12. This point apart, authorisation of an Islamic bank in the UK would (from the regulator’s view) raise many of the same issues as would a conventional bank. And, while these hurdles are not negligible they are of known size and all, I think, can be jumped.

13. For example, such a bank – like a traditional bank - will need adequate capital. The only specifically “Islamic” question I can see here is whether the nature of the conditions required to be sharia’a compliant introduce what we would otherwise call new “legal” or “operational risks”. In areas such as mortgage lending I think that will come down to need for reassurance that the way in which security is taken is as sound as with a conventional mortgage.

14. An Islamic bank will also, as I’ve already noted, need to have shareholders of standing and management of proven effectiveness. Personally, even if the regulator did not exist or did not require these conditions to be met, I think they would in any case be necessary for the commercial success of the operation. There may well be many Muslims in the UK and other EU member states who want sharia’a compliant products. But the fact is that the providers and (to some extent the products) will be new. The reassurance of well-known backers and senior management is likely to be an important aspect of turning potential business into reality in these new ventures and of building up the scale of business that will be needed.

15. There will also need to be adequate arrangements to ensure the liquidity of any new Islamic bank. But I am hopeful that experience already gained in the Middle East (especially experience with commodity murabaha and the growing market for sukuk bonds) will make this an easier hurdle to overcome than it would have been even a few years ago. It does, however, make even more important than would otherwise be the case the need for an Islamic bank to be of undoubted high standing, to limit to a minimum the risk of a liquidity run from depositors taking fright at some piece of bad news.

16. There will also need to be the usual guards against misuse of a bank for purposes of financial crime or terrorism. But I see no reason why the conditions that will need to be met for sharia’a compliance need make any more difficult than for a conventional bank the key task of “knowing your customer” which is at the heart of most good safeguards for banks against financial crime.

17. Finally, to round off the criteria I set out earlier, there needs to be instruction for the potential customer in the nature of the products he is buying. In the UK, the FSA has a role to play in improving customer understanding of financial issues and in trying to ensure customers get adequate disclosure during the course of the transaction.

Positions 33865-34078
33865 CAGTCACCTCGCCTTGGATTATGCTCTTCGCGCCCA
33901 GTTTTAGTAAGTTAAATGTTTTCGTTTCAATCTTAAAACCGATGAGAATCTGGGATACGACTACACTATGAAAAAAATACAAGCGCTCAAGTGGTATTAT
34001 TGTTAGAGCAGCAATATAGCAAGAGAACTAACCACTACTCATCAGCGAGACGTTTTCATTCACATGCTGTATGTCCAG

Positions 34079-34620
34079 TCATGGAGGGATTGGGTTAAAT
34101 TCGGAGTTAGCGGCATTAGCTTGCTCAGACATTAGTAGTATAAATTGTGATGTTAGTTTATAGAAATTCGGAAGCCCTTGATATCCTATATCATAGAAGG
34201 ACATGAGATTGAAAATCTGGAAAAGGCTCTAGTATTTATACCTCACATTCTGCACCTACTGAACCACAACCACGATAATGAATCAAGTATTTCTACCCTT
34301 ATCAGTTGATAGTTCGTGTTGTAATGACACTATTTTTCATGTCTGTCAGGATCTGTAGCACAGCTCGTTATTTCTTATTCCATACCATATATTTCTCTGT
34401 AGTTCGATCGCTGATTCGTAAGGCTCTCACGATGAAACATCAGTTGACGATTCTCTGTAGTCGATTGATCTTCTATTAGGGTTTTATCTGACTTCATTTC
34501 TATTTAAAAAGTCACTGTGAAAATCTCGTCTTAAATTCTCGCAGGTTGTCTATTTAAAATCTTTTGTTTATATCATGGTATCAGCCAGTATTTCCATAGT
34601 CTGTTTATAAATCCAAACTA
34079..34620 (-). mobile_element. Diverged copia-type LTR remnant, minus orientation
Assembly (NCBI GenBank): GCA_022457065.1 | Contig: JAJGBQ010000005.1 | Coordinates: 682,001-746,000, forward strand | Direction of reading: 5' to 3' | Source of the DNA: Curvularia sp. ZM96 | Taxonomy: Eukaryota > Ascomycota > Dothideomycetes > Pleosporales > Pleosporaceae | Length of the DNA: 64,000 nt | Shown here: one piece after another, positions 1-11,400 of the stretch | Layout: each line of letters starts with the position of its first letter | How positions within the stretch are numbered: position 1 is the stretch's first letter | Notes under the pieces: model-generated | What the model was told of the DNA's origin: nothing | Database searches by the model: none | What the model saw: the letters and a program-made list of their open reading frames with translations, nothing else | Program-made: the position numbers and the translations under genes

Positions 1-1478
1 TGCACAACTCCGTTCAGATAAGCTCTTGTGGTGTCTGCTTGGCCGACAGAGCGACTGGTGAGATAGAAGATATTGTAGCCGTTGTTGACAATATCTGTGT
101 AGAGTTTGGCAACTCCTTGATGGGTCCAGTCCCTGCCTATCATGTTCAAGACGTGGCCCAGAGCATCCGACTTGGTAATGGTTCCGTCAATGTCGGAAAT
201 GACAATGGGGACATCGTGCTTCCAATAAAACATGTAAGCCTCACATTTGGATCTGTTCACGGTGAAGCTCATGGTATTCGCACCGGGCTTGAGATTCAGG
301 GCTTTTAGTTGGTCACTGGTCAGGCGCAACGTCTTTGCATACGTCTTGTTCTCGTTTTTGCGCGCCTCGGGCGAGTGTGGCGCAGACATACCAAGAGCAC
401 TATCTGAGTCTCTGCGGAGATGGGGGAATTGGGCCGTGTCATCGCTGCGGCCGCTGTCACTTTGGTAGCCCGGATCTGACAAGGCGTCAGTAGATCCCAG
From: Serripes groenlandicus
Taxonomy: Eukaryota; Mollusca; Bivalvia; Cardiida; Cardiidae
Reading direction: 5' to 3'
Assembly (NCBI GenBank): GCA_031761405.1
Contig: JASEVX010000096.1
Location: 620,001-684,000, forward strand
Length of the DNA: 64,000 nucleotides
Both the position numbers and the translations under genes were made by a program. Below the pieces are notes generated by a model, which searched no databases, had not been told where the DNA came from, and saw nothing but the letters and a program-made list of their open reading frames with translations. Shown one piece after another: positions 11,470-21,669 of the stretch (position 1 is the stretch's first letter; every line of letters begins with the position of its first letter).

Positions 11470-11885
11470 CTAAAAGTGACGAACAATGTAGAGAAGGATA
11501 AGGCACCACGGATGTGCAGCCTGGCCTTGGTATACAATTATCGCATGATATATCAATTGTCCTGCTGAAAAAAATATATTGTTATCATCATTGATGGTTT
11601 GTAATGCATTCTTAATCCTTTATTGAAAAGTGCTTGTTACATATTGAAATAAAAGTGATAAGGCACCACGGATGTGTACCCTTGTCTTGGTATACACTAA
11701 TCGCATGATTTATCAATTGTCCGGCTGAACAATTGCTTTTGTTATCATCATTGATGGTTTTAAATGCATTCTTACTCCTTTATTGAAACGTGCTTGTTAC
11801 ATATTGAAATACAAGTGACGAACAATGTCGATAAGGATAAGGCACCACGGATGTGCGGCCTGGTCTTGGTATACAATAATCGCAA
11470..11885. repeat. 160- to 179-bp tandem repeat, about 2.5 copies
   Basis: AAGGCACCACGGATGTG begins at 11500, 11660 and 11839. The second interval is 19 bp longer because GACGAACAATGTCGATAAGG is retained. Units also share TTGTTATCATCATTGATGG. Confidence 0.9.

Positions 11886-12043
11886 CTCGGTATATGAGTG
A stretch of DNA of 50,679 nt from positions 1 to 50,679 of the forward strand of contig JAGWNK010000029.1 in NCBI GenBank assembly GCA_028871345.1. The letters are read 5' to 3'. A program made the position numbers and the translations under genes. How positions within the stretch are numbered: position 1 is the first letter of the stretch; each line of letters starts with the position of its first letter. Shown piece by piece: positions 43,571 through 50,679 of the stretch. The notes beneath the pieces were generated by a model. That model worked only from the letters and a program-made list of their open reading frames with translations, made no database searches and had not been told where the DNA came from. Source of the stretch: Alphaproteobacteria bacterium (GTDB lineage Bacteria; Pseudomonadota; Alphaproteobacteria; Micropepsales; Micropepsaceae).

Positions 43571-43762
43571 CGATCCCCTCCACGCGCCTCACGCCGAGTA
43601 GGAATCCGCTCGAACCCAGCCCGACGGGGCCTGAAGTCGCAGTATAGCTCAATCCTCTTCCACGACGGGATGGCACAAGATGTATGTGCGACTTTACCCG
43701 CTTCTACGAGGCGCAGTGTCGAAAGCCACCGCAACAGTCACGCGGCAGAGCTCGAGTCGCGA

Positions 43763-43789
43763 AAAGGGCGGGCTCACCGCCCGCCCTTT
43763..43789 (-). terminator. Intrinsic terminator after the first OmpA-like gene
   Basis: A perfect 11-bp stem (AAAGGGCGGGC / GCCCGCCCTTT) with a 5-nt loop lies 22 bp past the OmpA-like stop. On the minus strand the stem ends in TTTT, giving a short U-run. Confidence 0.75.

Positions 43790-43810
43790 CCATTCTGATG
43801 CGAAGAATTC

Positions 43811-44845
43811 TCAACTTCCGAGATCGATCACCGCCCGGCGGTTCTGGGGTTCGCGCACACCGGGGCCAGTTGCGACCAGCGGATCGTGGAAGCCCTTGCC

18. We will no doubt continue to play that role in respect of sharia’a compliant products too (and in some case our rules will leave us no choice). However, I think it is also true to say that we shall be looking for help from experts wherever we can find them. And I should also add – though it is probably unnecessary for me to say this – we shall have neither the ability nor the desire to monitor a bank’s actual sharia’a compliance. That has to be something for the sharia’a board and for the institution itself.
Putting in the hard work on the detail


19. It is one thing to talk in generalities, another to produce detailed plans that will work. We in the UK have been very much aware of that and in respect of one product for which there is thought to be considerable demand (an Islamic mortgage) we have followed a path of detailed examination at the highest level. (This has involved a Working Party chaired by the last Governor of the Bank of England and it may be that this is a model for what we need to do in respect of other possible products too.)

20. The sad fact is that modern economic life is complicated. And even in the case of a relatively simple product such as a mortgage, the reality is that a number of Government departments are potentially interested and changes are needed to tax and social security arrangements (to name just two areas) before a sharia’a mortgage can successfully be launched.

21. I am pleased to say that the main hurdle in the UK– which is that a sharia’a compliant mortgage may require the payment of stamp duty twice instead of the usual once –will be eliminated with effect from November.

22. We regulators are doing our part, not least in examining ways in which ijarah mortgages might qualify within the current Basel Capital Accord for a capital weighting similar to a conventional mortgage. [On the face of it, an ijarah mortgage will otherwise require a bank to keep twice the capital that a conventional mortgage will require. Such a requirement, because of course banks have to earn profit on the capital tied up in their balance sheet, currently makes an Islamic mortgage modestly more expensive than a traditional one. There may be no way out of this, at least until the new Basel Accord comes into effect at the end of 2006, but if there is we are committed to finding it.

23. And we are partuicularly encouraged by the launch of the Islamic Financial Services Board, which we hope will help to harmonise standards and product definition in this area. It is pleasing to note that work is already starting on some of the knottier problems it has to address - such as capital adequacy and corporate governance for Islamic banks. The FSA is playing its part here with participation in both groups.

24. Similarly –and I hope my presence here today is some proof of this – we are committed to whatever detailed work it takes to find ways of allowing the authorisation and subsequent successful operation of Islamic banks and of Islamic products provided through other (non-bank) channels. This is one reason why we are supporting the work of the groups contributing to the Islamic Financial Services Board. The ways we find must be consistent with our own and the wider EU statutory requirements. But I am confident that this can be done.